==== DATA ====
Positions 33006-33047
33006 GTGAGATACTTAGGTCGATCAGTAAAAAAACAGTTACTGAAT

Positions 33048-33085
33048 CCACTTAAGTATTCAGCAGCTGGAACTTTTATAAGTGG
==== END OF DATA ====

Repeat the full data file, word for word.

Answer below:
Positions 33006-33047
33006 GTGAGATACTTAGGTCGATCAGTAAAAAAACAGTTACTGAAT

Positions 33048-33085
33048 CCACTTAAGTATTCAGCAGCTGGAACTTTTATAAGTGG